|The first excerpt represents the past or something you must release, and is drawn from Tom Sawyer, Detective by Mark Twain:
low-downest thing he ever heard of. But Jake Dunlap said
it warn't unusual in the profession. Said when a person
was in that line of business he'd got to look out for his
own intrust, there warn't nobody else going to do it for him.
And then he went on. He says:
"You see, the trouble was, you couldn't divide up two di'monds
amongst three. If there'd been three--But never mind
about that, there warn't three. I loafed along the back
streets studying and studying. And I says to myself,
I'll hog them di'monds the first chance I get, and I'll
have a disguise all ready, and I'll give the boys the slip,
|The second excerpt represents the present or the deciding factor of the moment, and is drawn from Astoria by Washington Irving:
missing. They supposed him to be somewhere in the neighborhood,
and proceeded to collect the horses. The vaunted steed of Mr.
Stuart was not to be found. A suspicion flashed upon his mind.
Search for the horse of the Snake! He likewise was gone -- the
tracks of two horses, one after the other, were found, making off
from the camp. They appeared as if one horse had been mounted,
and the other led. They were traced for a few miles above the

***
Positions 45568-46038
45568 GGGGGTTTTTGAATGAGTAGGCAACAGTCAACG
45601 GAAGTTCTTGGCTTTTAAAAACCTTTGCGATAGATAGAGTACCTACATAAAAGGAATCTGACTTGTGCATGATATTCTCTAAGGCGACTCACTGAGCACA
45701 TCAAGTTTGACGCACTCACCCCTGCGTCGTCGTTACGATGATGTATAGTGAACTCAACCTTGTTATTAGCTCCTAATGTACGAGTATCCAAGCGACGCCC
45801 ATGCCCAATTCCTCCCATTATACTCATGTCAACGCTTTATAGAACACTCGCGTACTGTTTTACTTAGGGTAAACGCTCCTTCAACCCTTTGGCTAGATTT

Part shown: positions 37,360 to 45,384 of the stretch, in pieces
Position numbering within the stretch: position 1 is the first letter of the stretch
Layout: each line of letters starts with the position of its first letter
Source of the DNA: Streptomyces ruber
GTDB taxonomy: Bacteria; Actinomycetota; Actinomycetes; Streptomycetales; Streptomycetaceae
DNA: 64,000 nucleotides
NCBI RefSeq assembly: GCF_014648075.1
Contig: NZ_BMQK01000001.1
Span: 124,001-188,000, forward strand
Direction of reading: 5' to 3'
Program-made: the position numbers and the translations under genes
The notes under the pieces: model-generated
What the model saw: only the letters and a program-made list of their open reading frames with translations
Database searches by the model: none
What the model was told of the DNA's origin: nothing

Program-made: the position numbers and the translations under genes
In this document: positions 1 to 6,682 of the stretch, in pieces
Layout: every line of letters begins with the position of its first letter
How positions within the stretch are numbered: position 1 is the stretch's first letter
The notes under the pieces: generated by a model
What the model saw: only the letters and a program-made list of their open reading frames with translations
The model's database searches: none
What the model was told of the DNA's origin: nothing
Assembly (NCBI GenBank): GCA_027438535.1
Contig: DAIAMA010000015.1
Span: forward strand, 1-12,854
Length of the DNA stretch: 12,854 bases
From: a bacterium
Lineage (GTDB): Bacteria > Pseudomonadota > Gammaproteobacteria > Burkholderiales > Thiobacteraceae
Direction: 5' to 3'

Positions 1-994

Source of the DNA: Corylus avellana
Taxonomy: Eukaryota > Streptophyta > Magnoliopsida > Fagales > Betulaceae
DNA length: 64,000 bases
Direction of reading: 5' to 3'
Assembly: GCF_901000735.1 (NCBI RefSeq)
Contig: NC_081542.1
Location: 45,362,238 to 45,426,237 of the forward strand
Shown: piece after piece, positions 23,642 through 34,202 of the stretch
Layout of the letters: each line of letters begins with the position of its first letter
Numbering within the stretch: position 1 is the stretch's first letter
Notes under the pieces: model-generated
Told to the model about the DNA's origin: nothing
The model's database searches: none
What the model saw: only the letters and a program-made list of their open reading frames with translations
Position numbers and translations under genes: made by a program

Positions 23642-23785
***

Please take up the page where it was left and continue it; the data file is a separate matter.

camp, until they both crossed the river. It was plain the Snake
had taken an Indian mode of recovering his horse, having quietly
decamped with him in the night.
New vows were made never more to trust in Snakes, or any other
|The third excerpt represents the future or something you must embrace, and is drawn from Early Short Fiction of Edith Wharton by Edith Wharton:
objects of art and luxury. To the latter, I must add, he
remained relatively indifferent; but he was buying Renaissance
bronzes and eighteenth-century pictures with a discrimination
that bespoke the amplest resources.
"Money's only excuse is to put beauty into circulation," was one
of the axioms he laid down across the Sevres and silver of an
exquisitely appointed luncheon-table, when, on a later day, I had
again run over from Monte Carlo; and Mrs. Gisburn, beaming on
him, added for my enlightenment: "Jack is so morbidly sensitive
to every form of beauty."
Poor Jack! It had always been his fate to have women say such